The health insurance sector should seek inspiration from telecom companies to increase penetration in rural India, writes Mr Aman Gupta, Principal Advisor, India Health Progress in businessline.com.
Telcos faced immense hurdles in the India of the 1990s because infrastructure was non-existent, he opines. However, they built mobile networks in these regions, studied the needs of their customer base and customized products for rural markets, making a slew of cheap handsets with useful features and introducing rock-bottom tariffs that even the rural poor could afford.
AdvertisementInstead of awaiting customers at their portals and letting the markets evolve over decades, they went to the customers' doorsteps with irresistible products and prices. Insurance companies could well emulate telecom's success story to penetrate rural regions.
To begin with, insurers should understand the customer needs and expectations, and streamline services in many areas, including cost control, customer service, claims management, pricing and product innovation, among others. Indeed, product innovation could play a lead role in promoting penetration.
Secondly, insurers focus only on in-patient (hospitalization) policies, whereas the real business of healthcare lies in outpatient coverage.
Products should, therefore, include preventive healthcare such as routine checkups and regular tests, including eye and dental treatment. It's only upon hospitalization, however, that an insurance claim becomes tenable. Pricing is another crucial issue that makes or mars measures to penetrate rural markets. Since the majority of Indians possess limited purchasing power, insurers should introduce innovative products at varied price points with well-differentiated offerings — just like the telcos did.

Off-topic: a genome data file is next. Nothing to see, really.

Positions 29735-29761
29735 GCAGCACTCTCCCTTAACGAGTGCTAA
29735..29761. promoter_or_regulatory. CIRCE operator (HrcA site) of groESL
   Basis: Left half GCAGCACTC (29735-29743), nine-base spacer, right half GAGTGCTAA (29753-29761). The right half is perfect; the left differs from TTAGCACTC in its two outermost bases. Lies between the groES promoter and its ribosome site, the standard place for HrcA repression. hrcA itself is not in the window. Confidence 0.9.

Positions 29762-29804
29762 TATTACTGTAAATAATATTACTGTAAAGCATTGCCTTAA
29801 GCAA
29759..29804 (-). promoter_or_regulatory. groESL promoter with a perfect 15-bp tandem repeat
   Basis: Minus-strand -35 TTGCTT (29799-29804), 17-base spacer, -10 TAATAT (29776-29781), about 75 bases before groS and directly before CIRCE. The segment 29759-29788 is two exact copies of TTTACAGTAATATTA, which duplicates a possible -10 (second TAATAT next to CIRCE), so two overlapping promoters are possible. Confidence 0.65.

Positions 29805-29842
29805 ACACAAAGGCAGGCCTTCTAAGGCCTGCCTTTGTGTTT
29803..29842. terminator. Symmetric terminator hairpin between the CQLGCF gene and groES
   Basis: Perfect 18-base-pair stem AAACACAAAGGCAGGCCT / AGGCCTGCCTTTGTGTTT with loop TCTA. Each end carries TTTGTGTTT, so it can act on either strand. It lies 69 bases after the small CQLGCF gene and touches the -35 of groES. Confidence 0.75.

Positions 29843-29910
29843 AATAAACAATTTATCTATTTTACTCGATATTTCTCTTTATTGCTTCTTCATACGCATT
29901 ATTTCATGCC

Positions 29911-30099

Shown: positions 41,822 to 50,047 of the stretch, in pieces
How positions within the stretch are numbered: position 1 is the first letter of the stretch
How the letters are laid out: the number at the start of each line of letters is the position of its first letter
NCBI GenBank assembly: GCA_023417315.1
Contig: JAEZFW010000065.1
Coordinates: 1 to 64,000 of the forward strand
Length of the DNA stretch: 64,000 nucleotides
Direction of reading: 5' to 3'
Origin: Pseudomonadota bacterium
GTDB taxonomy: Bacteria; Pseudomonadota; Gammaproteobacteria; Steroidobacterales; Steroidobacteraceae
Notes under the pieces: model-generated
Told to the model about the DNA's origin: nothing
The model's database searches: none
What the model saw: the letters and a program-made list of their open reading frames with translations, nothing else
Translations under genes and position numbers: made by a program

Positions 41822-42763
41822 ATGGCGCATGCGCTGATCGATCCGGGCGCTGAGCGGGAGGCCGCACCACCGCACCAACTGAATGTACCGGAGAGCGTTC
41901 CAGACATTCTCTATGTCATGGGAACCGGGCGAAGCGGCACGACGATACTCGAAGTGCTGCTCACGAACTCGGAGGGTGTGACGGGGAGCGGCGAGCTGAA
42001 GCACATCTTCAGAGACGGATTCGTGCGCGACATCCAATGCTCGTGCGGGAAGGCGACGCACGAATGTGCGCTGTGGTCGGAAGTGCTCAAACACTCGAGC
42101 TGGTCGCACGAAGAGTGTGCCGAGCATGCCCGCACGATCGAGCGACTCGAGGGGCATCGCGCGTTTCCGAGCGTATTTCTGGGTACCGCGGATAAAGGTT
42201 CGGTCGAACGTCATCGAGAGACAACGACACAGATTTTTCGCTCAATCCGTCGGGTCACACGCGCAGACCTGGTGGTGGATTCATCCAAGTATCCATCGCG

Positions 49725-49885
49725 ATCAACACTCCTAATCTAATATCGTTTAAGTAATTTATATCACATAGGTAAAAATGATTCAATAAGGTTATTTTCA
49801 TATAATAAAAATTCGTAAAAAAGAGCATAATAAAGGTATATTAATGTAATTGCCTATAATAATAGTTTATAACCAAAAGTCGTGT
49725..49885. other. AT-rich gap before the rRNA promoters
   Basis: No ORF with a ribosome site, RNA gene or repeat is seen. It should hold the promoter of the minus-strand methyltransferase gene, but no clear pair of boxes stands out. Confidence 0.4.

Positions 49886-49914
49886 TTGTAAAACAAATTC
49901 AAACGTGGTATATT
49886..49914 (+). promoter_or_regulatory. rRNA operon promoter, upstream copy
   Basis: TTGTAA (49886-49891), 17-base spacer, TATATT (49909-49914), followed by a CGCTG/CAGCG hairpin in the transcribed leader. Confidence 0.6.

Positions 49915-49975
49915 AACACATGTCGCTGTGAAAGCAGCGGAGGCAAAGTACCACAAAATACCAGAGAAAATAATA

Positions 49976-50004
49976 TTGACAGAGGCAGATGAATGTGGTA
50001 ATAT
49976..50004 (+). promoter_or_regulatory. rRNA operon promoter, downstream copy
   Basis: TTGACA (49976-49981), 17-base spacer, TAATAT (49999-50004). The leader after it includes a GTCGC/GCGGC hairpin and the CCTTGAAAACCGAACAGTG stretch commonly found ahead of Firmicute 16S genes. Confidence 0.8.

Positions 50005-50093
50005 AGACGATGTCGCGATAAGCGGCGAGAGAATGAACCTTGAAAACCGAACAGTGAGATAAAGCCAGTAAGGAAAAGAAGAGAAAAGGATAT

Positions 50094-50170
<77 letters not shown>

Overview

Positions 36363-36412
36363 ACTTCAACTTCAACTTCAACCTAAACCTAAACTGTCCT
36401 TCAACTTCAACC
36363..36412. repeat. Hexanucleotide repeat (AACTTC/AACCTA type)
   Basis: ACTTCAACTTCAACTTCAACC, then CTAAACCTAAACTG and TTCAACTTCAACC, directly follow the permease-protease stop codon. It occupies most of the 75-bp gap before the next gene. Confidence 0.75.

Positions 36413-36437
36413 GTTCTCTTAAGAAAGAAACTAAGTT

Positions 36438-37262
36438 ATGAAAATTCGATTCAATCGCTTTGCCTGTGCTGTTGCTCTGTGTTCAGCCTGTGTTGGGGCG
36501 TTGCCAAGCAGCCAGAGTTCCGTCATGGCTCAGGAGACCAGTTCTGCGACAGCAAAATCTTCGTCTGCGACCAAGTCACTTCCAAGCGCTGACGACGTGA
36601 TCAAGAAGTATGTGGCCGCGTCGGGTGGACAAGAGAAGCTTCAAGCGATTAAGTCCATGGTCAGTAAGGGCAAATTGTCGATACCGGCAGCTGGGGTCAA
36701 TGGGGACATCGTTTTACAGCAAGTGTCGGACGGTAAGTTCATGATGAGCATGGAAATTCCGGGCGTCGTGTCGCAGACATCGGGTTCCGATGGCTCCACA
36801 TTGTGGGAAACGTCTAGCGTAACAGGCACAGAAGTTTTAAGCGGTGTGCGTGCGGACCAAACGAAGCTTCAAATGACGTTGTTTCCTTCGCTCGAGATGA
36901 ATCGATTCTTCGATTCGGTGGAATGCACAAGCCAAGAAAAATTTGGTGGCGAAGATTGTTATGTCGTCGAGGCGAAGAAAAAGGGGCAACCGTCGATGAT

Some public and private insurers have already introduced innovative products with premiums as low as Re 1 per day and Rs 10 per month, catering to individuals as well as to community insurance needs.
Worldwide, health insurance plays a key role in improving healthcare access. Adequate levels of health insurance attract investment in healthcare, such as in hospitals, laboratories, durable equipment, and consumables.
Even in India, an innovative public health insurance scheme designed for BPL families — Rashtriya Swasthya Bima Yojana (RSBY) — attracts many entrepreneurs to establish hospitals for the rural poor in India's hinterland.
RSBY notwithstanding, less than 15 per cent Indians have some form of health insurance, mostly under government-sponsored schemes. Barely 2.2 per cent have private health insurance. Of this, rural health insurance is less than 10 per cent. With massive under-penetration, India's health insurance sector is an excellent opportunity-in-the-making expected to expand at a CAGR of 15 per cent till 2015.
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